HOUSTON (CN) – A former computer chief for Harris County claims the county fired for him telling the FBI that the Sheriff’s Office planned to illegally hack into the county’s computer network to perform a “security audit” – for as long as 2 years – an operation that should take no longer than a month.
Wilfrido Mata says he was the Harris County Sherriff’s Department’s director of infrastructure technology until he was fired in May.
“In September 2009, John Dyess, the Sheriff Office’s Chief Administrative Officer, informed Mata that the Sheriff’s Office was to undergo a ‘security audit’ of its computer systems,” according to the complaint in Harris County Court.
When John Erwin, whom the sheriff’s department hired on contract to perform the audit, discussed “getting a view” of the computer system, Mata said the county’s director of infrastructure technology, Bruce High, should be involved.
Mata claims that Erwin said he did not need High’s help, although High’s office controlled the routers and passwords for the network. Erwin said he could get the information he needed by “packet sniffing,” Mata says.
“‘Packet sniffing’ is when a person plugs a device into a computer network and captures the mode of transmissions, the binary code, that computers use to ‘talk’ to each on a network,'” according to the complaint. “‘Packet sniffing’ is a favorite technique employed by computer ‘hackers’ – persons who are unauthorized users of a computer network.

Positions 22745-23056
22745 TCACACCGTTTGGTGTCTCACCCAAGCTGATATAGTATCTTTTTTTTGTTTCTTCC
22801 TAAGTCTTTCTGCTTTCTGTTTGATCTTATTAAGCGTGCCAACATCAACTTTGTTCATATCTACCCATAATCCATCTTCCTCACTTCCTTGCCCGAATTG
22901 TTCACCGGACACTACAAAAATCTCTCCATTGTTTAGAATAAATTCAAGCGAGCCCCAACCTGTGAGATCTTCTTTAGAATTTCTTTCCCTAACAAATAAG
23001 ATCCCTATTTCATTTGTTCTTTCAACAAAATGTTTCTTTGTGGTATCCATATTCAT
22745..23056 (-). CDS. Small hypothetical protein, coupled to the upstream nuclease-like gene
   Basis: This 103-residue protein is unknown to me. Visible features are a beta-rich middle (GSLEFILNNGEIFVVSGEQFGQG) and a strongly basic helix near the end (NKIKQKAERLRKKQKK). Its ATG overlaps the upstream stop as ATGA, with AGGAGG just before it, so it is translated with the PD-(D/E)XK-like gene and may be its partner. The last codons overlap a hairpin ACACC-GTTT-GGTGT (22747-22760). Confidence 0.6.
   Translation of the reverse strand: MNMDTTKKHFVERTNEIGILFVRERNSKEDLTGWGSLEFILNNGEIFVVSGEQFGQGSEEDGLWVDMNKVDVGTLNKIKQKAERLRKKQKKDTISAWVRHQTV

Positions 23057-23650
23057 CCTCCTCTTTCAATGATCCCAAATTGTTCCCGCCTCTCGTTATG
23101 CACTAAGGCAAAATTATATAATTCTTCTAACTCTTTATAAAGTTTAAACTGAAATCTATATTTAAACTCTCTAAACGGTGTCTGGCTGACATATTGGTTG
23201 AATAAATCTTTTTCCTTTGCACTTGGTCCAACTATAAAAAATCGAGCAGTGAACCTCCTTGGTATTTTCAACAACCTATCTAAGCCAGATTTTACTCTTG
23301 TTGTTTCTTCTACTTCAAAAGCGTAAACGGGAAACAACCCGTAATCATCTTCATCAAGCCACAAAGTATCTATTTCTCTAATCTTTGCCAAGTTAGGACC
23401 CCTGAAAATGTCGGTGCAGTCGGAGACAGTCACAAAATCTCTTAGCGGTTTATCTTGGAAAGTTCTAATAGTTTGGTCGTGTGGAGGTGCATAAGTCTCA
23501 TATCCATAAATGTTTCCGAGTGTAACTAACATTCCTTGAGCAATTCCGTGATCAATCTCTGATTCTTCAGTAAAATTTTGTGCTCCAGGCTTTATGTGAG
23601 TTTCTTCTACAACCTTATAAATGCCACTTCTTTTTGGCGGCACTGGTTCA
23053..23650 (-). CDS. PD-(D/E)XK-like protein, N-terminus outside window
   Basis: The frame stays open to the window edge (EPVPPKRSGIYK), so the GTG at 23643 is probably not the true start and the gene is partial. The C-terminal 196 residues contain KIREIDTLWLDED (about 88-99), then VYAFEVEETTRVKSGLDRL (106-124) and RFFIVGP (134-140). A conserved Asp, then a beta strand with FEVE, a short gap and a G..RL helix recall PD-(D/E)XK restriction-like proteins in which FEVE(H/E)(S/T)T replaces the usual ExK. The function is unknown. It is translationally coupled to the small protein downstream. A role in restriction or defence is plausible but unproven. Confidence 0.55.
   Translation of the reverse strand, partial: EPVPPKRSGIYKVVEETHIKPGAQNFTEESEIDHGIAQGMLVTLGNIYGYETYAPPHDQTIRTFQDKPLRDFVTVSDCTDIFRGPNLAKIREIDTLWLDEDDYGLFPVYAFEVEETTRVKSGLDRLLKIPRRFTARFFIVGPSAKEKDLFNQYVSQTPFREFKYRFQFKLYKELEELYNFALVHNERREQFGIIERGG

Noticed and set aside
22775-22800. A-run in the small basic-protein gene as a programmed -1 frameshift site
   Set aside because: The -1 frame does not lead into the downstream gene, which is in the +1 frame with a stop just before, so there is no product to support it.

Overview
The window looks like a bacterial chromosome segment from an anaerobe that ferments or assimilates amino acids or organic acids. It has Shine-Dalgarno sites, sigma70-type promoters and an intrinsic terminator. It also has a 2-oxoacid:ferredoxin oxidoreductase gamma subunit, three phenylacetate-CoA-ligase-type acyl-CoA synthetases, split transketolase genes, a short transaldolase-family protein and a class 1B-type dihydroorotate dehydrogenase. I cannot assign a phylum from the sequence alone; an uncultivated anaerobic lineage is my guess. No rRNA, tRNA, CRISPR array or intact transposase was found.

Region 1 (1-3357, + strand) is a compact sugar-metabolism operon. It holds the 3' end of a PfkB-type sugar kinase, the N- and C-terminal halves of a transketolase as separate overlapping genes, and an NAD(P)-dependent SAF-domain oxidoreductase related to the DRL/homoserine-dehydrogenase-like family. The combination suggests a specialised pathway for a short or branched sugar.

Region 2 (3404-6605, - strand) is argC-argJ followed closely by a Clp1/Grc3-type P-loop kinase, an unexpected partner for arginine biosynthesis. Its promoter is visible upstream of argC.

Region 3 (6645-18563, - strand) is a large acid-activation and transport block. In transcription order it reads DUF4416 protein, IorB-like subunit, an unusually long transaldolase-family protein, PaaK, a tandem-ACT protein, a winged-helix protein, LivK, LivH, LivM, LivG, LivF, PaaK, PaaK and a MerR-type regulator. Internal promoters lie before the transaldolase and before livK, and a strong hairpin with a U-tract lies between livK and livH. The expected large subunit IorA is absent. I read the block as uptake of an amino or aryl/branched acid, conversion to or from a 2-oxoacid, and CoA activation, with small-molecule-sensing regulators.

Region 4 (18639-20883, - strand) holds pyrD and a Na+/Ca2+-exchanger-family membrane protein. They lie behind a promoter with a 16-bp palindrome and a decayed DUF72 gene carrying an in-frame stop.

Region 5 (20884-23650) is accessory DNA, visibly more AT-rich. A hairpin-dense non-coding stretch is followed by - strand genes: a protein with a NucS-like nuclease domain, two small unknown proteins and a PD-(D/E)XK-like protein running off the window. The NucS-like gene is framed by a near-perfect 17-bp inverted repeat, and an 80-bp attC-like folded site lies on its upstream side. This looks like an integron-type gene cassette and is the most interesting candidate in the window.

“Harris County owned, operated and controlled the computer network infrastructure used by the Sheriff’s Office,” Mata says. He adds that he “was ordered by the Sheriff to cooperate with Mr. Erwin.”
Mata says he grew concerned when Erwin told him the “security audit,” which should take two weeks to a month to complete, would take one to two years, he says.
“Disturbed by the plan to ‘hack’ into Harris County’s computer system at the order of the Sheriff, and the orders he had received to cooperate with Mr. Erwin in that effort, Mata met with agents of the Federal Bureau of Investigation on Sept. 29, 2009,” the complaint states.
After hearing his story, the FBI asked Mata to go undercover and wear a recording device to a meeting with Erwin and others, according to the complaint.
“On Oct. 7, 2009, Mata, in a meeting with Mr. [John] Dyess [the sheriff’s chief administrative officer] disclosed that he was sure that the project with Mr. Erwin was unlawful and that he had been cooperating with the FBI,” according to the complaint. “Mata removed the recording device in front of Mr. Dyess and informed him that he had been cooperating with the FBI.”
Mata says he was fired in May this year.
He seeks damages for retaliation and whistle-blowing violation.
The only defendant named is Harris County.
Mata is represented by Charles Frye of Houston.